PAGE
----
US president Donald Trump has been accused of witness intimidation as he live-tweeted disparaging comments about former ambassador to Ukraine Marie Yovanovitch during her public testimony to the impeachment inquiry.
In one of the most dramatic moments of Friday's public hearing, Democratic chairman of the inquiry Adam Schiff intervened to read out a tweet sent by Mr Trump about the diplomat while she was testifying.
"Everywhere Marie Yovanovitch went turned bad. She started off in Somalia, how did that go?," Mr Trump tweeted about the career diplomat. "Then fast forward to Ukraine, where the new Ukrainian President spoke unfavorably about her in my second phone call with him. It is a U.S. President's absolute right to appoint ambassadors."
Ms Yovanovitch was appointed as ambassador to Ukraine in 2016 and was removed by Mr Trump earlier this year.
When asked by Mr Schiff for her response to the president’s tweet, Ms Yovanovitch said: “It’s very intimidating . . . I can’t speak to what the president is trying to do, but the effect is to be intimidating.”
Mr Schiff condemned Mr Trump's actions. "We saw today witness intimidation in real time by the president of the United States, " he said during a break in proceedings.
“Once again, going after this dedicated and respected career public servant in an effort to not only to chill her but to chill others who may come forward. We take this kind of witness intimidation and an obstruction of the inquiry very seriously.”
Ms Yovanovitch is giving evidence in the impeachment inquiry against Mr Trump in the House of Representatives . If the House votes, as expected, to impeach the president, a trial would then take place before the Senate.
At the heart of the investigation is a July 25th phone call between Mr Trump and his Ukrainian counterpart, Volodymyr Zelenskiy, in which the US president asked for an investigation into his political rival Joe Biden and rightwing claims of Ukrainian meddling in the 2016 US election.
Mr Trump denies there was anything improper about the call or that Mr Zelenskiy was offered a quid pro quo in return for an investigation into Mr Biden and his son Hunter, who was on the board of a Ukrainian energy company.
Giving evidence to the impeachment inquiry on Friday, Ms Yovanovitch said she felt threatened by Mr Trump’s comments about her in the phone call with Mr Zelenskiy on July 25th. Mr Trump described Ms Yovanovitch during the call as “bad news,” and said she was “going to go through some things”.
"Did you feel threatened?" Daniel Gordon, counsel for the Democrats, asked.
“I did,” Ms Yovanovitch replied. “It sounded like a threat.”
She said she was “shocked and devastated” that she featured in a phone call between two heads of state in such a manner. “The colour drained from my face . . . Even now words kind of fail me.”
Ms Yovanovitch is the third witness to testify publicly into the ongoing impeachment inquiry which began in September, and entered a new public phase this week with live televised hearings.
Democrats are seeking to build a case against Mr Trump as they try to establish if he committed an impeachable offence by making aid to Ukraine contingent on the government opening investigations sought by the White House.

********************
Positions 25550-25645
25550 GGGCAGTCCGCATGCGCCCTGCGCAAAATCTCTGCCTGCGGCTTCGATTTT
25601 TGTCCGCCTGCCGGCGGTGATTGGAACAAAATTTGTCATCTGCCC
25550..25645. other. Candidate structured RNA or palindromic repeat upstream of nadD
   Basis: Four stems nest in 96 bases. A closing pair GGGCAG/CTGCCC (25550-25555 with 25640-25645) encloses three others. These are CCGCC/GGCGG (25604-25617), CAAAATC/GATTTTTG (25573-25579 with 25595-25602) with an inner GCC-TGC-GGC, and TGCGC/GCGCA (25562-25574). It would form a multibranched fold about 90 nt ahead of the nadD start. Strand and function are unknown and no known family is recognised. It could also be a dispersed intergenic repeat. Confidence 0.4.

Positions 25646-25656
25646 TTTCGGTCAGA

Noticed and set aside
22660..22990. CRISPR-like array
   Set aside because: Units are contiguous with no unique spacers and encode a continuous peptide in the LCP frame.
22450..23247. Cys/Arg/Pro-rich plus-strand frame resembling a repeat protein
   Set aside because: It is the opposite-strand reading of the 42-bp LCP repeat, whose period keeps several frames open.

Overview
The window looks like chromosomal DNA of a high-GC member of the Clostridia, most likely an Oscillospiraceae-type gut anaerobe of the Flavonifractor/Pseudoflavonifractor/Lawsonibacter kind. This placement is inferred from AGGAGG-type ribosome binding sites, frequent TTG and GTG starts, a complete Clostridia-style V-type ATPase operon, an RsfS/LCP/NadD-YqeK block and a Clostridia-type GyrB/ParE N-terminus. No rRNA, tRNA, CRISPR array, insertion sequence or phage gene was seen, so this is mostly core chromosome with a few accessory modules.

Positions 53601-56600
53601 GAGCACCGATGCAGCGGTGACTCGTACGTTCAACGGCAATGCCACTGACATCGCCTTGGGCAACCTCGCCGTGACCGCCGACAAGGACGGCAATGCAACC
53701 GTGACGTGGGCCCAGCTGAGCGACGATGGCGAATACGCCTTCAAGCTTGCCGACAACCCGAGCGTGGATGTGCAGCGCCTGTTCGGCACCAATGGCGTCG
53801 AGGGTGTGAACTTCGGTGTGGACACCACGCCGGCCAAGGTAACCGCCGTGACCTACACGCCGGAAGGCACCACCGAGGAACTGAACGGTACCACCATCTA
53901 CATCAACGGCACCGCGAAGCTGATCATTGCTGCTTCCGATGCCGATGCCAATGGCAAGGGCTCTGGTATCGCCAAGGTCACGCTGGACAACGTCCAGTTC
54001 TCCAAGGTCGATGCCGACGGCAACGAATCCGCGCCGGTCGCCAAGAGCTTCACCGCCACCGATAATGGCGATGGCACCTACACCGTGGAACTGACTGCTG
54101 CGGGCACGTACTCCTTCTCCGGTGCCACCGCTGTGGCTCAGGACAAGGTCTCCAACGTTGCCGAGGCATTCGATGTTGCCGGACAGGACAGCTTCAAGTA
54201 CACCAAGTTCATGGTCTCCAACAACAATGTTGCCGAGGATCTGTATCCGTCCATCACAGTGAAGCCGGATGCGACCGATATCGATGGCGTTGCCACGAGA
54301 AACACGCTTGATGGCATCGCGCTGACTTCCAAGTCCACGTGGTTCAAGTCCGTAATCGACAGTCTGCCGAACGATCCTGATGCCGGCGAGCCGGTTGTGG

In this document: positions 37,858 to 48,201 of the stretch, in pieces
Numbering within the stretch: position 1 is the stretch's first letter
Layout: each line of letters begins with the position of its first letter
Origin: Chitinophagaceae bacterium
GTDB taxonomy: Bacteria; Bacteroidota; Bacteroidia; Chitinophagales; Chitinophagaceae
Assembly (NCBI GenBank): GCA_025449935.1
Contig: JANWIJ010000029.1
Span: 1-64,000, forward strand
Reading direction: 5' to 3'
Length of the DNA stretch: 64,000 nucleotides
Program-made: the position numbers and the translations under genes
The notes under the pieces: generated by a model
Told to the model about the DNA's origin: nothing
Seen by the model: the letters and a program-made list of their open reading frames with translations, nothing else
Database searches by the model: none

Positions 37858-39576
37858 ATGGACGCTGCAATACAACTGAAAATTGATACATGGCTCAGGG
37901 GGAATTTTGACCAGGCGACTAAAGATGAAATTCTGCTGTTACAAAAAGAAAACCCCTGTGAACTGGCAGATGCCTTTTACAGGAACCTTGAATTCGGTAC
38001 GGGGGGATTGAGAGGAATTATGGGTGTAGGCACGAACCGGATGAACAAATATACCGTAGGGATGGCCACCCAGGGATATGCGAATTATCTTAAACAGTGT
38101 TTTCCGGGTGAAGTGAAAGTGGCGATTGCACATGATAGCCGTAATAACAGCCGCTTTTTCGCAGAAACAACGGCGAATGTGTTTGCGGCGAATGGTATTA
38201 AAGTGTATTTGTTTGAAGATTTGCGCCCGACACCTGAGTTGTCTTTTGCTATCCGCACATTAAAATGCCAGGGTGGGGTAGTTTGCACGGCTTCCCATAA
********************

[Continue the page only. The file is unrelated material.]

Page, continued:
But Republicans questioned Ms Yovanovitch's relevance to the inquiry, noting she was not involved in Ukraine policy at the time of the July 25th phone call. Senior Republican Devin Nunes also pointed out that she had not spoken to Mr Trump or acting White House chief of staff Mick Mulvaney at any point in 2019, claiming that her testimony would be more appropriate for the subcommittee on human resources at the foreign affairs committee.
In her opening statement to the committee, Ms Yovanovitch described a “crisis in the State Department” where she has worked for 33 years.
"The policy process is visibly unravelling, leadership vacancies go unfilled, and senior and midlevel officers ponder an uncertain future and head for the doors," she said. She referred to a "hollowing-out" and also indirectly criticised secretary of state Mike Pompeo.
“I remain disappointed that the department’s leadership and others have declined to acknowledge that the attacks against me and others are dangerously wrong, ” she said.
Later under questioning by Democrats, she described a series of emails and phone calls between herself and senior State Department officials in March following disparaging tweets by the president's son, Donald Trump junior, and the president himself.
She said she asked under secretary David Hale for a public statement of support by the secretary of state, telling him that it was "really important that the secretary himself come out and be supportive". However, she was told that this was not possible as the State Department felt that any statement could be undermined by the president in a tweet.
Outlining to lawmakers what she says was a smear campaign against her by the president's personal lawyer Rudy Giuliani and others, which ultimately led to her removal from her post in Kiev, she said "these events should concern everyone in this room".
Describing US foreign policy efforts in Ukraine to root out corruption she said: “When our anti-corruption efforts got in the way of a desire for profit or power, Ukrainians who preferred to play by the old, corrupt rules sought to remove me. What continues to amaze me is that they found Americans willing to partner with them.”
Later on Friday, the committee was scheduled to hear privately from David Holmes, a staff member at the US embassy in Kiev who is understood to be the staffer who overheard Mr Trump asking about the status of investigations in a phone call with ambassador to the EU, Gordon Sondland, on July 26th.
Additional witnesses may provide closed-door depositions to the committee over the weekend, with the public hearings continuing next Tuesday.